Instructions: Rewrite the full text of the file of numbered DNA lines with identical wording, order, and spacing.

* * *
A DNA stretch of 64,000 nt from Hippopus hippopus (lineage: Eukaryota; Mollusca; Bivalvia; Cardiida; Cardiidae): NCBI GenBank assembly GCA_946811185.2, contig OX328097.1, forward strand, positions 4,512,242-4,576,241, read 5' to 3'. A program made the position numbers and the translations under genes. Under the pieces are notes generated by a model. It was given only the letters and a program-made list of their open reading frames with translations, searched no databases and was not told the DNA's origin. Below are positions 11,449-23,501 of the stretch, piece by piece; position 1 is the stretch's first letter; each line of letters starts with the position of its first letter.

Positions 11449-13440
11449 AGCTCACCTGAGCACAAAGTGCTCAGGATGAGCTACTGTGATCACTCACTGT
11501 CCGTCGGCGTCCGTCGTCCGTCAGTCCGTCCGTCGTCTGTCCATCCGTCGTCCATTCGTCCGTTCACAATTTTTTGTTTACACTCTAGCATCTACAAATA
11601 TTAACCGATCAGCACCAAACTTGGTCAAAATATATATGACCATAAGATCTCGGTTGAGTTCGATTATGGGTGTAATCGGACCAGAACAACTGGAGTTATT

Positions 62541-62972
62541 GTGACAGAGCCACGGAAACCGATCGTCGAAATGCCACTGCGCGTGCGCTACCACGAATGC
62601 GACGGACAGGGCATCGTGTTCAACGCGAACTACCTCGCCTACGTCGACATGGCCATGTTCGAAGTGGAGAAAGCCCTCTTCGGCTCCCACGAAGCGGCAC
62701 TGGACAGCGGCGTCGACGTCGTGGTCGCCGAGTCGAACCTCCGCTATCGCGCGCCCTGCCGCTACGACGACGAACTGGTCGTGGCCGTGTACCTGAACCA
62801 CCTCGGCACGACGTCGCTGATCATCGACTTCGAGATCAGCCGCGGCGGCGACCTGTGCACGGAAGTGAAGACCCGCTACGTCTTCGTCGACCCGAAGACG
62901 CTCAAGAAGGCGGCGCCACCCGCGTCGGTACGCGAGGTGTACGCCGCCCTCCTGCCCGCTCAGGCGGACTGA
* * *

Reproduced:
A DNA stretch of 64,000 nt from Hippopus hippopus (lineage: Eukaryota; Mollusca; Bivalvia; Cardiida; Cardiidae): NCBI GenBank assembly GCA_946811185.2, contig OX328097.1, forward strand, positions 4,512,242-4,576,241, read 5' to 3'. A program made the position numbers and the translations under genes. Under the pieces are notes generated by a model. It was given only the letters and a program-made list of their open reading frames with translations, searched no databases and was not told the DNA's origin. Below are positions 11,449-23,501 of the stretch, piece by piece; position 1 is the stretch's first letter; each line of letters starts with the position of its first letter.

Positions 11449-13440
11449 AGCTCACCTGAGCACAAAGTGCTCAGGATGAGCTACTGTGATCACTCACTGT
11501 CCGTCGGCGTCCGTCGTCCGTCAGTCCGTCCGTCGTCTGTCCATCCGTCGTCCATTCGTCCGTTCACAATTTTTTGTTTACACTCTAGCATCTACAAATA
11601 TTAACCGATCAGCACCAAACTTGGTCAAAATATATATGACCATAAGATCTCGGTTGAGTTCGATTATGGGTGTAATCGGACCAGAACAACTGGAGTTATT

Positions 62541-62972
62541 GTGACAGAGCCACGGAAACCGATCGTCGAAATGCCACTGCGCGTGCGCTACCACGAATGC
62601 GACGGACAGGGCATCGTGTTCAACGCGAACTACCTCGCCTACGTCGACATGGCCATGTTCGAAGTGGAGAAAGCCCTCTTCGGCTCCCACGAAGCGGCAC
62701 TGGACAGCGGCGTCGACGTCGTGGTCGCCGAGTCGAACCTCCGCTATCGCGCGCCCTGCCGCTACGACGACGAACTGGTCGTGGCCGTGTACCTGAACCA
62801 CCTCGGCACGACGTCGCTGATCATCGACTTCGAGATCAGCCGCGGCGGCGACCTGTGCACGGAAGTGAAGACCCGCTACGTCTTCGTCGACCCGAAGACG
62901 CTCAAGAAGGCGGCGCCACCCGCGTCGGTACGCGAGGTGTACGCCGCCCTCCTGCCCGCTCAGGCGGACTGA